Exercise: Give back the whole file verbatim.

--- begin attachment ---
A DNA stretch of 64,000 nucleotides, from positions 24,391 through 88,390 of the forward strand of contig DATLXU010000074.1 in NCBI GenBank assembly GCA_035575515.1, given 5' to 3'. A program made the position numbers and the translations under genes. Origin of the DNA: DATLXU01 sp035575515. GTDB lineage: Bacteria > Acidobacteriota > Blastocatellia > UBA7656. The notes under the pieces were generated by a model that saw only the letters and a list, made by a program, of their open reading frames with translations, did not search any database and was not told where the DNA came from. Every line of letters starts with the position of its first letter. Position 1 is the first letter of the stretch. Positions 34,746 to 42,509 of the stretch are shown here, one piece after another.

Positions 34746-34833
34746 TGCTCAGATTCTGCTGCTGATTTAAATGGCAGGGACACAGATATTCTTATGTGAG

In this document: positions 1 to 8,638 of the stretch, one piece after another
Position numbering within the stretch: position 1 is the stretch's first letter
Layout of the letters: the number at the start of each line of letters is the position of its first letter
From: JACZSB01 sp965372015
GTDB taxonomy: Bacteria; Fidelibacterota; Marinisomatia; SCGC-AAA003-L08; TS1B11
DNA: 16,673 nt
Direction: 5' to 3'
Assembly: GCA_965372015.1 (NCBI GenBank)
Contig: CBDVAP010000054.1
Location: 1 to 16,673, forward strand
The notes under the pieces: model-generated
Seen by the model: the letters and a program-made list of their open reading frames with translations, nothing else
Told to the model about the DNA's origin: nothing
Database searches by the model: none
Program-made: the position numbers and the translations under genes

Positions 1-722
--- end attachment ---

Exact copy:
A DNA stretch of 64,000 nucleotides, from positions 24,391 through 88,390 of the forward strand of contig DATLXU010000074.1 in NCBI GenBank assembly GCA_035575515.1, given 5' to 3'. A program made the position numbers and the translations under genes. Origin of the DNA: DATLXU01 sp035575515. GTDB lineage: Bacteria > Acidobacteriota > Blastocatellia > UBA7656. The notes under the pieces were generated by a model that saw only the letters and a list, made by a program, of their open reading frames with translations, did not search any database and was not told where the DNA came from. Every line of letters starts with the position of its first letter. Position 1 is the first letter of the stretch. Positions 34,746 to 42,509 of the stretch are shown here, one piece after another.

Positions 34746-34833
34746 TGCTCAGATTCTGCTGCTGATTTAAATGGCAGGGACACAGATATTCTTATGTGAG

In this document: positions 1 to 8,638 of the stretch, one piece after another
Position numbering within the stretch: position 1 is the stretch's first letter
Layout of the letters: the number at the start of each line of letters is the position of its first letter
From: JACZSB01 sp965372015
GTDB taxonomy: Bacteria; Fidelibacterota; Marinisomatia; SCGC-AAA003-L08; TS1B11
DNA: 16,673 nt
Direction: 5' to 3'
Assembly: GCA_965372015.1 (NCBI GenBank)
Contig: CBDVAP010000054.1
Location: 1 to 16,673, forward strand
The notes under the pieces: model-generated
Seen by the model: the letters and a program-made list of their open reading frames with translations, nothing else
Told to the model about the DNA's origin: nothing
Database searches by the model: none
Program-made: the position numbers and the translations under genes

Positions 1-722